The Australian Tax Office (ATO) has a withholding regime that attempts to ensure people, who are deemed foreign residents, and sell property are paying their capital gains tax obligations prior to the proceeds from the sale being moved off-shore.
What property sales are affected?
All transactions where the purchase price is $750,000 or more.
What do sellers have to do prior to settlement?
- Sellers (individuals and companies) must apply to the ATO for a Clearance Certificate.
- Give the Clearance Certificate to the buyer and their conveyancer/settlement agent prior to settlement.
What does the ATO do?
- The ATO will determine if the seller is deemed a foreign resident.
- The ATO should issue a Clearance Certificate to all applicants who are not foreign residents.
Please note: REIWA understands that there may be delays in the ATO issuing a Clearance Certificate if there are outstanding taxation returns or other unresolved matters with the ATO.
What does the buyer do if a Clearance Certificate is received prior to settlement?
- The buyer will give the Clearance Certificate to their conveyancer / settlement agent.
- The buyer, at settlement, will not withhold any money.
What does the buyer do if a Clearance Certificate is not received prior to settlement?
- The buyer will notify their conveyancer / settlement agent that a Clearance Certificate was not received.
- The buyer at settlement must withhold 12.5 per cent of the purchase price.
- The buyer at settlement must pay the 12.5 per cent of the purchase price to the ATO.
What does the seller do if they are not issued with a Clearance Certificate and the ATO receives 12.5 per cent?
When the seller submits their tax return, the ATO will assess any capital gains tax liability.
Can the seller delay settlement if the Clearance Certificate has not been received?
Only through agreement between the buyer and the seller.
How to apply?
To apply for a Clearance Certificate click on the link below:
For more information, visit: www.ato.gov.au and search for: Impacts on foreign and Australian residents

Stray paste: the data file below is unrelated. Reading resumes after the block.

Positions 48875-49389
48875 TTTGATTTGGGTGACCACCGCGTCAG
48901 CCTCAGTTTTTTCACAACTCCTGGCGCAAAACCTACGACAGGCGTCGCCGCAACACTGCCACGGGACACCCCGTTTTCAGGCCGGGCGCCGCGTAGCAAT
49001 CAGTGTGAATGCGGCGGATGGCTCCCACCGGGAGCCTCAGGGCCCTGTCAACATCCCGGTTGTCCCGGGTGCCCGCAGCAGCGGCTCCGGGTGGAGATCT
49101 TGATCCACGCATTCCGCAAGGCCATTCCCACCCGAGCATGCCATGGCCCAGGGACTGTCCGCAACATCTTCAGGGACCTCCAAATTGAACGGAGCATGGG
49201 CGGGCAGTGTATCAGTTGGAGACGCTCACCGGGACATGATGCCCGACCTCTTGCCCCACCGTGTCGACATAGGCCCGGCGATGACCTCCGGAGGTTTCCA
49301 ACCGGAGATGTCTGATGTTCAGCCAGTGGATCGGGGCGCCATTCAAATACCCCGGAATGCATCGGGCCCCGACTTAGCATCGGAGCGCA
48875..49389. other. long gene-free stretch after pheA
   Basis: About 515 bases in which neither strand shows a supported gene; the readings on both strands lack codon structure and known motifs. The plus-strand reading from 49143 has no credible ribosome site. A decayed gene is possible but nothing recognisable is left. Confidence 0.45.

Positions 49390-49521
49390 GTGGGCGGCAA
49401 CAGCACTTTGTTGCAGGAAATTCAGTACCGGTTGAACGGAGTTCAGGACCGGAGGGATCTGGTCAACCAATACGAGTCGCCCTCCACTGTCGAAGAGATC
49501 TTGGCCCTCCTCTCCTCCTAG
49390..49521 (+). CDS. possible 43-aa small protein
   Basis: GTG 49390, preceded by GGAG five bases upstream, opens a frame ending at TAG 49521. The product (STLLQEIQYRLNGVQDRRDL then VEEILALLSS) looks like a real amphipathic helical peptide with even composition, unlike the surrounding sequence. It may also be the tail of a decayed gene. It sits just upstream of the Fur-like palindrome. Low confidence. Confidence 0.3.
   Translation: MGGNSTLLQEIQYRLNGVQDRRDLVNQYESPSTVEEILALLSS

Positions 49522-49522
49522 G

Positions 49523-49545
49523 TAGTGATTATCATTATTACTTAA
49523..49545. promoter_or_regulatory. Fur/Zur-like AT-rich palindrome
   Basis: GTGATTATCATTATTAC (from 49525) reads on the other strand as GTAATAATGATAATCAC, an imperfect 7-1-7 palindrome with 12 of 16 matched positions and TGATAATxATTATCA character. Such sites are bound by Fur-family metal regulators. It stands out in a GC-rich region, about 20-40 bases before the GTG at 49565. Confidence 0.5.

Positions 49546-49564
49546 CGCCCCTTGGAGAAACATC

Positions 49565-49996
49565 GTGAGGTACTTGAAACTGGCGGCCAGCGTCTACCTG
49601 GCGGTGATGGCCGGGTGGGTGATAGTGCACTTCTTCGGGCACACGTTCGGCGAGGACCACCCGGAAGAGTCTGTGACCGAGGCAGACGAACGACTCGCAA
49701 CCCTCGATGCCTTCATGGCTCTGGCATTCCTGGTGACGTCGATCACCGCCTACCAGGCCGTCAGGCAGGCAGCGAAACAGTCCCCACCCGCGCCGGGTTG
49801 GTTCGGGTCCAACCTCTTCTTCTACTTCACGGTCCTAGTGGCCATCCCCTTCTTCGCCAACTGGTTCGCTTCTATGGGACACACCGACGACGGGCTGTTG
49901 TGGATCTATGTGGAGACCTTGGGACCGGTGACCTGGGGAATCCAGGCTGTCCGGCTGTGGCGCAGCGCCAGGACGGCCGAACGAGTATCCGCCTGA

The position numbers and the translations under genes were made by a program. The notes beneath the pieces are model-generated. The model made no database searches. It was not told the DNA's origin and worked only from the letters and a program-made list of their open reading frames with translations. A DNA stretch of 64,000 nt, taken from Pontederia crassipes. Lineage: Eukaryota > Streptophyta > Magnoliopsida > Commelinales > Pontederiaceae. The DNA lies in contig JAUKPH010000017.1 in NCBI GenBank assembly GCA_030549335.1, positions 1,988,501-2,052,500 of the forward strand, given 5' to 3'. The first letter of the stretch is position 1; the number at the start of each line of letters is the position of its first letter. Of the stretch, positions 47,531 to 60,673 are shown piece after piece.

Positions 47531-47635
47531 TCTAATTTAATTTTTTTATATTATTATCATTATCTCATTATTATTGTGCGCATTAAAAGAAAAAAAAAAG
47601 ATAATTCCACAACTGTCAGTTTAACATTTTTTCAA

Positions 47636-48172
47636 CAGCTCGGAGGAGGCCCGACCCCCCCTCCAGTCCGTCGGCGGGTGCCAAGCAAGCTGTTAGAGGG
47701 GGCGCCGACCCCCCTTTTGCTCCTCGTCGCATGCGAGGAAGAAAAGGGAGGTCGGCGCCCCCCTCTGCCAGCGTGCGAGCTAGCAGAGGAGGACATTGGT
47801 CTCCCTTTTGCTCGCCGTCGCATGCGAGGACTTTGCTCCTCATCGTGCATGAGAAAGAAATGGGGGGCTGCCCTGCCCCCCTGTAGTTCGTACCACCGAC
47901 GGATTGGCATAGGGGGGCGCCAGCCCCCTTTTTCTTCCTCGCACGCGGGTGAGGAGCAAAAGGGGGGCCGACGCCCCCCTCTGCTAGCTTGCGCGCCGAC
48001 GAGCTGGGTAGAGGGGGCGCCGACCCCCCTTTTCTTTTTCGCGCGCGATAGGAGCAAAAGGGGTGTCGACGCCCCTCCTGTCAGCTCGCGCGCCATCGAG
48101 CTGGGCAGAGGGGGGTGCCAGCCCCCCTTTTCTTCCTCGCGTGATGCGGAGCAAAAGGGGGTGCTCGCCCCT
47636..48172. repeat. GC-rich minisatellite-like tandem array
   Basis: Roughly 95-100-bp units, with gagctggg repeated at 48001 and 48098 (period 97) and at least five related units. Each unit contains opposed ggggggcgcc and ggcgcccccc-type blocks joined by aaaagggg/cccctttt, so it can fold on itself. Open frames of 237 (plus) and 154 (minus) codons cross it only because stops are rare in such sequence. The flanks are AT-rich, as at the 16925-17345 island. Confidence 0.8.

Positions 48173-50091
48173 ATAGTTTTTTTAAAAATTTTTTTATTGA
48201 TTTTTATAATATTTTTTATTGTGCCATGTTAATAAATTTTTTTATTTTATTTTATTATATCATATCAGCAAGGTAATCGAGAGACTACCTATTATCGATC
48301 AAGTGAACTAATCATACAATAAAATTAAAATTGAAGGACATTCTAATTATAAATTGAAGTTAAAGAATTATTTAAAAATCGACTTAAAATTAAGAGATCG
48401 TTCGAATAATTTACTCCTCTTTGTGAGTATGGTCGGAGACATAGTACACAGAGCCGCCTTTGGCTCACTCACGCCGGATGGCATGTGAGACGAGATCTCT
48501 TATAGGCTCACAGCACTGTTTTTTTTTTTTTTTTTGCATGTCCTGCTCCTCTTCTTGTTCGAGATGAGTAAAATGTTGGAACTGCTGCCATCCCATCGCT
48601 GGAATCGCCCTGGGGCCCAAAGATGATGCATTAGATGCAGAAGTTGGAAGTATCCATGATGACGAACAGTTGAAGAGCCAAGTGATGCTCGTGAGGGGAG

Property withholding rules explained
Some quick facts you need to know:
- All contracts of sale signed on or after July 1st 2017 where the consideration value is greater than or equal to $750k require a Clearance Certificate issued by the ATO.
- Failure to obtain a Clearance Certificate will require the purchaser’s agent (Conveyancer) to retain 12.5% of the sale price at settlement and remit funds to the ATO on the day of or shortly after settlement. General interest charge may be imposed on amounts paid after the due date.
- Conveyancers representing the purchaser should ensure a Clearance Certificate has been obtained in the days leading up to settlement.
- Real-estate agents/sales reps should ensure their clients (vendor) obtain a clearance certificate prior to or near to the point of listing the property.
- Vendors should not rely on their own judgement in assuming a Clearance Certificate will be issued without delay. An outstanding debt or failure to have lodged a tax return in recent years may result in the ATO declining a Clearance Certificate.
- In the event a Clearance Certificate is not produced in the days leading up to settlement it is recommended that the purchaser contact the real-estate agents/sales rep and seek a variation. Alternatively, the purchaser should seek legal advice.
- Failure to ensure a Clearance Certificate on the day of settlement will result in the purchaser’s Conveyancer being obligated to withhold 12.5% to be remitted to the ATO.
- Clearance Certificates must be produced for all sales regardless of the origin, nationality or resident status of the vendor(s). The requirement extends to companies selling properties. The rule of thumb is that the named person or entity appearing on the Certificate of Title as a registered proprietor must comply.
- The burden of applying for or facilitating the Clearance Certificate should not be that of the vendor’s Conveyancer.
- Licensed settlement agents are permitted to charge their client (vendor) a fee for submitting the form on their behalf. This fee must be disclosed prior to the client signing the authority to act. A fee for cannot be charged for assisting with completing the form.
- Licensed settlement agents are permitted to charge their client (purchaser) a fee for withholding the 12.5% remittance to the ATO. This fee must be disclosed prior to the client signing the authority to act.
- In the event a Clearance Certificate is not issued by the ATO the client (vendor) will be notified as to why by the ATO.
- Any outstanding issues or sum owed to the ATO may be resolved by the Vendor completing or seeking legal assistance to complete the “Foreign resident capital gains withholding purchaser payment notification form”. Under no circumstances should AICWA members assist with completing the form.